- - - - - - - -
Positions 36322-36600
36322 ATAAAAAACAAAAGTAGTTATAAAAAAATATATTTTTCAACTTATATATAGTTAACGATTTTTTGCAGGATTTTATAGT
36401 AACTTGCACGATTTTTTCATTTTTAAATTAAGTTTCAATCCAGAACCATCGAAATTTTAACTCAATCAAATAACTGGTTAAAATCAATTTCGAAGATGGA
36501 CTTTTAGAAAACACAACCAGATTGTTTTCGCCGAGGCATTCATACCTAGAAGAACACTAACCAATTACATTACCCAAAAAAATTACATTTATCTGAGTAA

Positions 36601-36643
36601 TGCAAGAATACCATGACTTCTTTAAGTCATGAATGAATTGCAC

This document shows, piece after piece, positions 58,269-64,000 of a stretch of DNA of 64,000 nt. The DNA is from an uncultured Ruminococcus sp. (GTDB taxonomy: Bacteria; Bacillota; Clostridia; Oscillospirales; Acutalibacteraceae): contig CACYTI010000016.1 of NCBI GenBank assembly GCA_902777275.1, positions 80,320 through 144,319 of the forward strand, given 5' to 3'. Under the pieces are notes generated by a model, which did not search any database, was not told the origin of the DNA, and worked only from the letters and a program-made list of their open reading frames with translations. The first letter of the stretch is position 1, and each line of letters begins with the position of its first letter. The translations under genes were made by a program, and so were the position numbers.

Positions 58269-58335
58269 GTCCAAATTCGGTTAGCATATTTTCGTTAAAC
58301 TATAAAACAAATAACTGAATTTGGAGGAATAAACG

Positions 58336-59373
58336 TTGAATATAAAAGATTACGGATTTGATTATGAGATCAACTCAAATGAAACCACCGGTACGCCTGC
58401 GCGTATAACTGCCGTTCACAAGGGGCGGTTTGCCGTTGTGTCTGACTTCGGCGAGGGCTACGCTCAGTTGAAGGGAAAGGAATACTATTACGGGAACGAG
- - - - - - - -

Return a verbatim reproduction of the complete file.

Positions 36322-36600
36322 ATAAAAAACAAAAGTAGTTATAAAAAAATATATTTTTCAACTTATATATAGTTAACGATTTTTTGCAGGATTTTATAGT
36401 AACTTGCACGATTTTTTCATTTTTAAATTAAGTTTCAATCCAGAACCATCGAAATTTTAACTCAATCAAATAACTGGTTAAAATCAATTTCGAAGATGGA
36501 CTTTTAGAAAACACAACCAGATTGTTTTCGCCGAGGCATTCATACCTAGAAGAACACTAACCAATTACATTACCCAAAAAAATTACATTTATCTGAGTAA

Positions 36601-36643
36601 TGCAAGAATACCATGACTTCTTTAAGTCATGAATGAATTGCAC

This document shows, piece after piece, positions 58,269-64,000 of a stretch of DNA of 64,000 nt. The DNA is from an uncultured Ruminococcus sp. (GTDB taxonomy: Bacteria; Bacillota; Clostridia; Oscillospirales; Acutalibacteraceae): contig CACYTI010000016.1 of NCBI GenBank assembly GCA_902777275.1, positions 80,320 through 144,319 of the forward strand, given 5' to 3'. Under the pieces are notes generated by a model, which did not search any database, was not told the origin of the DNA, and worked only from the letters and a program-made list of their open reading frames with translations. The first letter of the stretch is position 1, and each line of letters begins with the position of its first letter. The translations under genes were made by a program, and so were the position numbers.

Positions 58269-58335
58269 GTCCAAATTCGGTTAGCATATTTTCGTTAAAC
58301 TATAAAACAAATAACTGAATTTGGAGGAATAAACG

Positions 58336-59373
58336 TTGAATATAAAAGATTACGGATTTGATTATGAGATCAACTCAAATGAAACCACCGGTACGCCTGC
58401 GCGTATAACTGCCGTTCACAAGGGGCGGTTTGCCGTTGTGTCTGACTTCGGCGAGGGCTACGCTCAGTTGAAGGGAAAGGAATACTATTACGGGAACGAG